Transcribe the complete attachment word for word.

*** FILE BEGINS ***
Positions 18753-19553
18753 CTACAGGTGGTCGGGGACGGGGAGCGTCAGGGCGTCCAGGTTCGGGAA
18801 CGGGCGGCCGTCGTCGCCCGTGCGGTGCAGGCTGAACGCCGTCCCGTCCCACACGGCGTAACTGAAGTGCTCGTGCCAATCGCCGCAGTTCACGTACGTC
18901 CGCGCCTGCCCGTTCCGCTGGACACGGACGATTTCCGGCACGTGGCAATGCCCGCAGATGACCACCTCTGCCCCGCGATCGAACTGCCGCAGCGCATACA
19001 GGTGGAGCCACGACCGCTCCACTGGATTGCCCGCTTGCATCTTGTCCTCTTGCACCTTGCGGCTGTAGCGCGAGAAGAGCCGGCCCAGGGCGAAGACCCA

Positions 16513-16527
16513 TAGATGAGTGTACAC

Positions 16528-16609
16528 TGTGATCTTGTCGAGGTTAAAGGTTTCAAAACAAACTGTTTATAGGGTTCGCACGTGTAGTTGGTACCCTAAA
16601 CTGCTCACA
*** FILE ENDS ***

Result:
Positions 18753-19553
18753 CTACAGGTGGTCGGGGACGGGGAGCGTCAGGGCGTCCAGGTTCGGGAA
18801 CGGGCGGCCGTCGTCGCCCGTGCGGTGCAGGCTGAACGCCGTCCCGTCCCACACGGCGTAACTGAAGTGCTCGTGCCAATCGCCGCAGTTCACGTACGTC
18901 CGCGCCTGCCCGTTCCGCTGGACACGGACGATTTCCGGCACGTGGCAATGCCCGCAGATGACCACCTCTGCCCCGCGATCGAACTGCCGCAGCGCATACA
19001 GGTGGAGCCACGACCGCTCCACTGGATTGCCCGCTTGCATCTTGTCCTCTTGCACCTTGCGGCTGTAGCGCGAGAAGAGCCGGCCCAGGGCGAAGACCCA

Positions 16513-16527
16513 TAGATGAGTGTACAC

Positions 16528-16609
16528 TGTGATCTTGTCGAGGTTAAAGGTTTCAAAACAAACTGTTTATAGGGTTCGCACGTGTAGTTGGTACCCTAAA
16601 CTGCTCACA